After surviving the Holocaust, immigrating to Canada and raising a large family, Sara Marmurek said she has always appreciated the ideals of Thanksgiving, but this year was more special for her.
The 88-year-old Polish great grandmother was reunited with the man responsible for saving her life during World War II last week at John F. Kennedy International Airport for the first time in 66 years.
Marmurek, joined on Nov. 23 by her daughter and the son of another survivor who died of natural causes, was in tears as Dr. Wladyslaw Misiuna came to greet her at the airport’s press room.
“This is a great Thanksgiving for me because I never believed I’d see Mr. Misiuna,” she said.
Misiuna, 85, who still lives in Poland and taught at a Polish University following the war, was also emotional as he hugged Marmurek, whom he still calls Susha. He was grateful that he was able to see her again.
“It’s a huge joy. It is a huge satisfaction,” he said through a translator.
The old friends, who were reunited by the non-profit group the Jewish Foundation for the Righteous, reminisced about their days in war-torn Poland and how they helped each other to survive.
In June 1943 Marmurek was working as a slave laborer along with other Jews at the Szkolna camp and she met Misiuna, who was 19 at the time and working at a rabbit farm near the factory. Misiuna, who is a Catholic, was appalled by the conditions the women encountered and invited Marmurek and others to help him out on the farm.
While they worked together, the Polish teen fed the camp’s slaves and provided them with medicine and clothing.
“I acted as a human who was able to help,” Misiuna said.
Although the food and supplies went a long way toward combatting the harsh conditions she and her fellow Jews were facing, Marmurek said the greatest gift Misiuna gave her was hope.
“He always said you have to overcome. You have the will to survive,” she recalled.
Misiuna said he was constantly amazed by her resilience and upbeat attitude while they worked on the fields.
“Despite the times that were difficult, she was always happy and always smiling,” he recalled.
After the Szkolna camp was liquidated on July 25, 1944, Marmurek and the others who were in Misiuna’s care were sent to Auschwitz where they stayed for three months before being transferred to another slave labor camp in Poland. She and the other Szkolna workers all survived the Holocaust.
Misiuna, however, was less fortunate. Following Szkolna’s liquidation, he was arrested and tortured by the Nazis for helping Jews.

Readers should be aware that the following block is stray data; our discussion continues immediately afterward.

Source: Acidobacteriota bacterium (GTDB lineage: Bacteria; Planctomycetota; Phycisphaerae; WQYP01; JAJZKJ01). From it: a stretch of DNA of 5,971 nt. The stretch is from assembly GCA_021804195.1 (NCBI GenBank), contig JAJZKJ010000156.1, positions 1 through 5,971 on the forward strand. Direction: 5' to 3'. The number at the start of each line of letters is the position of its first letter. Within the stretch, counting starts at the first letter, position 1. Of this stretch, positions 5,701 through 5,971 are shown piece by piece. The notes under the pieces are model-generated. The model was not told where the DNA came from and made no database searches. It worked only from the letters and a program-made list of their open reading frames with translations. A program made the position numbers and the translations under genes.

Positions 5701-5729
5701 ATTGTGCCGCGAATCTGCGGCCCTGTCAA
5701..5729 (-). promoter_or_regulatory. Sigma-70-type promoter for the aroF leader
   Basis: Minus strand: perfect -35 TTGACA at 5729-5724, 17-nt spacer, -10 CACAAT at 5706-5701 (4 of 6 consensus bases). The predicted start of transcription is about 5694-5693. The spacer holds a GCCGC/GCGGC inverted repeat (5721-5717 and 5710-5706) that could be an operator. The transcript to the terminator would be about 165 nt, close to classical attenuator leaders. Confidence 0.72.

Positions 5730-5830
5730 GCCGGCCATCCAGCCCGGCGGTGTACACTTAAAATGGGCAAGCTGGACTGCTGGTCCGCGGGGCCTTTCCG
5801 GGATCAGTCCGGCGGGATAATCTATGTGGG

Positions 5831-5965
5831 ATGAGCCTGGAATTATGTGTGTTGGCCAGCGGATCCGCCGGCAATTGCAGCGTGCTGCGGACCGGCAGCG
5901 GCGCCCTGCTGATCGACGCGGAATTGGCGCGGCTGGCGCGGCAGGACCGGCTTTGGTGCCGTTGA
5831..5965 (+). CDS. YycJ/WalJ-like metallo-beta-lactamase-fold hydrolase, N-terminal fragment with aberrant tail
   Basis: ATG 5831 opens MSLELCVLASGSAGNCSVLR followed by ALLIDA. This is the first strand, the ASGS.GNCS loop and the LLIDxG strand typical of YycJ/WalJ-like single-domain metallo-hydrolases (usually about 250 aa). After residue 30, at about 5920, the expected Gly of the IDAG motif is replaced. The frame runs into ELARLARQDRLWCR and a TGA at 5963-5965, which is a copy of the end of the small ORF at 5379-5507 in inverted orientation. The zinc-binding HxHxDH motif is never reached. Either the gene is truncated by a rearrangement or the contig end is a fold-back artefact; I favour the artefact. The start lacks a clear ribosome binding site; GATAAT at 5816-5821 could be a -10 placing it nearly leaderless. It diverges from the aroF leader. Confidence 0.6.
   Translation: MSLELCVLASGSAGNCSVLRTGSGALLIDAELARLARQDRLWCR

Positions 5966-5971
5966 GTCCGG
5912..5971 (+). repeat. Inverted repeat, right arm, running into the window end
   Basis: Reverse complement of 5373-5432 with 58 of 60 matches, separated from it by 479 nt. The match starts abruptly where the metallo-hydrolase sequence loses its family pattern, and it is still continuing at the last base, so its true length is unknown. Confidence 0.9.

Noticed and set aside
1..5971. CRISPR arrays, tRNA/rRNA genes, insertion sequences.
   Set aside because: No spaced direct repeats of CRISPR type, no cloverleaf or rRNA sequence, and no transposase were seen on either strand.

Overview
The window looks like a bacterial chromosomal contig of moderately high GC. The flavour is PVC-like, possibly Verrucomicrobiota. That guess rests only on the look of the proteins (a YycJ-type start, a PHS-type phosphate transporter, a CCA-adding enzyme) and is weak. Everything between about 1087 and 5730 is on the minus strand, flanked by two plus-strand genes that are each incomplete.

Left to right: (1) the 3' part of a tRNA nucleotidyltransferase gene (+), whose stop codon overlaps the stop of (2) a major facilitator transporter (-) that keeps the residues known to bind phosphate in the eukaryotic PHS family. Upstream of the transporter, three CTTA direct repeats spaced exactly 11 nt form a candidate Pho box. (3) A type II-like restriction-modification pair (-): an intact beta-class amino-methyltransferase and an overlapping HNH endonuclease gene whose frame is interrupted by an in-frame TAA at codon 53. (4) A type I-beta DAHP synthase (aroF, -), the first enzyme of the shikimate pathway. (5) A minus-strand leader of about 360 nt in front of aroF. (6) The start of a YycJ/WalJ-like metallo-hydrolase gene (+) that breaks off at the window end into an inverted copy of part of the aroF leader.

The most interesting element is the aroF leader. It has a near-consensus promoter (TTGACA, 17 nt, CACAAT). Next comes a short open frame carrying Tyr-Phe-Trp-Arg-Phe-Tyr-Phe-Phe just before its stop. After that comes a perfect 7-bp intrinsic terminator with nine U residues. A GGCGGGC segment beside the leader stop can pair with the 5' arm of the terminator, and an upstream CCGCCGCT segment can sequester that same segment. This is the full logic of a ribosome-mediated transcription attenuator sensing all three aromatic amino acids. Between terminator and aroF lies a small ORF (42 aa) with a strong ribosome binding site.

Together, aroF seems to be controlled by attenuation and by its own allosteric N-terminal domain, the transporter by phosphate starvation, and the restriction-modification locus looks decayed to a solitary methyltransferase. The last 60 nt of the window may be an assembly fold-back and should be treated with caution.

They sentenced him to death, but Misiuna escaped from a Nazi prison and went into hiding until the end of the war. He still suffers long-term pain from the weeks of torture and needs a cane to walk.
Although Marmurek kept in touch with her rescuer through letters, they were never able to meet face-to-face until last week. The pair and their families spend the holiday at the Long Island home of Akiva Mitzmacher, the son of Rachela Micmacher, another one of the Szkolna girls whom Misiuna took under his wing.
Mitzmacher said his mother, who died in 1997, always spoke highly of the professor and he always wanted to personally thank him for saving his family.
“Life prevails and we are strong,” he told the rescuer.
Reach reporter Ivan Pereira by e-mail at email@example.com or by phone at 718-260-4546.
©2010 Community News Group
By submitting this comment, you agree to the following terms:
You agree that you, and not TimesLedger.com or its affiliates, are fully responsible for the content that you post. You agree not to post any abusive, obscene, vulgar, slanderous, hateful, threatening or sexually-oriented material or any material that may violate applicable law; doing so may lead to the removal of your post and to your being permanently banned from posting to the site. You grant to TimesLedger.com the royalty-free, irrevocable, perpetual and fully sublicensable license to use, reproduce, modify, adapt, publish, translate, create derivative works from, distribute, perform and display such content in whole or in part world-wide and to incorporate it in other works in any form, media or technology now known or later developed.